• Fluoxetine – also known as Prozac® ,this medication is as effective as clomipramine. Generally, while taking the medication cats do not mark, but if the medication is discontinued, marking may resume.
  • Buspar – approximately 75% effective in reducing inappropriate urination. Approximately half the cats who use it do not resume inappropriate urination after the initial course, while the other half re-develop the problem and must continue to take it.
  • Amitriptyline – a neurotransmitter blocker, many veterinarians have reported success with it, however, there are some potential heart-related side effects.
  • Valium – has achieved success rates between 55% and 75% but inappropriate urination often resumes when it is discontinued. Because of a small population of cats who develop a life-threatening liver syndrome, it is no longer the treatment of choice.
  • Female Hormone Treatments – used in the past to control inappropriate urination. These treatments were not as effective the newer medications listed above, and carried potentially serious side effects, including mammary cancer and diabetes mellitus.

 

Adjunctive treatments

Several other products that help with anxiety may be recommended by your vet, especially if your cat is not amenable to taking medication or there is a medical condition that precludes medication. Treatments such as these are compatible with the therapies listed above and may be used in combination with behaviour modification and/or with medications.

Pheromone sprays and diffusers

These are applied to the area being marked rather than administered to the cat in the form of a medication. They mimic the pheromones that cats deposit when rubbing their face or cheeks on items to scent mark them (i.e. facial marking). The pheromones send a message that the cat understands, stating that the area is safe and there is nothing to be concerned about. This has a general calming effect and many cats will not spray on areas that have this scent.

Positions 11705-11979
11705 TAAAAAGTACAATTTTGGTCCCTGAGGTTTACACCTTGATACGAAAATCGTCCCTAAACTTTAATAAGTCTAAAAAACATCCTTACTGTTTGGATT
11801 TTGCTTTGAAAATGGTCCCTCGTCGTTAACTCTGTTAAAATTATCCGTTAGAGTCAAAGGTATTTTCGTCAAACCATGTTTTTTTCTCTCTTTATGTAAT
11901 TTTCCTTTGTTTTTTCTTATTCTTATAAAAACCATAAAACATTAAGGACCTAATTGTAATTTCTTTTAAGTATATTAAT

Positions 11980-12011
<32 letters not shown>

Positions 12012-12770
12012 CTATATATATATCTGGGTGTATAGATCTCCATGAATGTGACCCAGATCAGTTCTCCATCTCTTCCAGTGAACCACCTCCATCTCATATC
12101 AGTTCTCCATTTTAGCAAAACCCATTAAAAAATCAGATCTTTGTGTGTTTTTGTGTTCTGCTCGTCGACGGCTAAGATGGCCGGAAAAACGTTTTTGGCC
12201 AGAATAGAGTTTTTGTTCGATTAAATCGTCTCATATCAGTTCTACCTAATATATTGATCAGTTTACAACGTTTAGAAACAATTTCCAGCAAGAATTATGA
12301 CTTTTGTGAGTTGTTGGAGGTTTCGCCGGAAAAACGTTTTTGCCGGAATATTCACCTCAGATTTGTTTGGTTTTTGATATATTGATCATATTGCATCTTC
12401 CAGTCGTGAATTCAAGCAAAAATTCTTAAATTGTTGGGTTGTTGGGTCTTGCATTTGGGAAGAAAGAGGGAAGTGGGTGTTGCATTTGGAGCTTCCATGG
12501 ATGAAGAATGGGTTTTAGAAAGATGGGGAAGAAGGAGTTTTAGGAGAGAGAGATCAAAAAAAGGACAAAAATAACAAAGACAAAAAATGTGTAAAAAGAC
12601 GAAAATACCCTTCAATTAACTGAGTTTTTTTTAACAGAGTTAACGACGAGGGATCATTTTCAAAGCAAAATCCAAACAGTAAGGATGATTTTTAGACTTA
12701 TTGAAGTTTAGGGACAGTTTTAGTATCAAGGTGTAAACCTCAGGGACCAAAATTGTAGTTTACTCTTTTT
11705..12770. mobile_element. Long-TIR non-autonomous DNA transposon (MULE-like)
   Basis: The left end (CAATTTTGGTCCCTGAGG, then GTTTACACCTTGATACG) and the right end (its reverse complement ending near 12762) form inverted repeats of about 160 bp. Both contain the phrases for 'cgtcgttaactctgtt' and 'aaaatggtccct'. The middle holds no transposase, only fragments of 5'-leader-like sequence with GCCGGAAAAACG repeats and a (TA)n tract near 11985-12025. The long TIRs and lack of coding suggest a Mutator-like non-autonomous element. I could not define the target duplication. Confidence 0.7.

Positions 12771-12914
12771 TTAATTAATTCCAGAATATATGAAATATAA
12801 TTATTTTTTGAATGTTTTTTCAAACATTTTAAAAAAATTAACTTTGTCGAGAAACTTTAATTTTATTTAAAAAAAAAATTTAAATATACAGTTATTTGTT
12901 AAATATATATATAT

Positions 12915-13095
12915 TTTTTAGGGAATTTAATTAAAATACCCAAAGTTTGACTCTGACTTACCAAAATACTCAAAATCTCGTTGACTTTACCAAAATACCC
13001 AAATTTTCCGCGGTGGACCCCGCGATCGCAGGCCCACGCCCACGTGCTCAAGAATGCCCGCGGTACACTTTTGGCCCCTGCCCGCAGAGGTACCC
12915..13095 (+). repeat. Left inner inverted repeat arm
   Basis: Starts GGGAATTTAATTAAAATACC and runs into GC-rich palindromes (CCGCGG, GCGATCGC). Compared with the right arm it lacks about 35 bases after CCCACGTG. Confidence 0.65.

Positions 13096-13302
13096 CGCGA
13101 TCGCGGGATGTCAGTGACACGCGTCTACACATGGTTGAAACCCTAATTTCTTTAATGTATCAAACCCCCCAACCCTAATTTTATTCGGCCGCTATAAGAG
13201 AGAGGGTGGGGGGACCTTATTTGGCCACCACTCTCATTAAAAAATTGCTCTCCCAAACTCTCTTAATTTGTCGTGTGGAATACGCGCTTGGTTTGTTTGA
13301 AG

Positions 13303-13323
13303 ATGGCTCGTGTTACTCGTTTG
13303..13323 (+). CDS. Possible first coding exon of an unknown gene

Dietary Supplements

  • Alpha-casozepine is a natural protein contained in cow’s milk that has been used to treat nonspecific anxiety in cats. It is available in tablet form and is also one of the main ingredients in the CALM Diet.
  • L-theanine occurs naturally in the tea plant and is available in tablet form for dogs and cats. It is thought to lessen some stress conditions and mild anxiety related problems in pets and may also have a neuroprotectant effect.

 

Additional strategies / suggestions

  • Neutering or spaying an intact cat will reduce the potent effect of hormones on spraying behaviour.
  • As a temporary measure, you could consider purchasing kitty diapers to contain the urine when the cat is unsupervised.
  • Punishment is never recommended when dealing with inappropriate urination and may even make the problem worse.

 

Overview

A common and frustrating problem in cats, inappropriate urination can be difficult for owners to manage. Several different medical conditions can interfere with normal urination, so cats who are having problems using the litter tray should first and foremostly be checked by a vet. If your cat does not have a medical problem, then an underlying stress or anxiety or an aversion to the litter tray is the likely cause. Often, the vet will identify multiple factors contributing to the problem.

Treatment options include managing any social and/or environmental stressors in the home or neighbourhood, modifying toileting behaviours by relearning basic toilet training and/or changing emotions regarding toileting, countering litter tray aversion by optimising conditions relating to the tray, and/or prescribing medication and/or adjunctive treatments which may be helpful, such as pheromones and nutritional supplements. A full resolution is possible, but this depends on early intervention, correct diagnosis of the underlying cause, and time and effort to resolve the problem.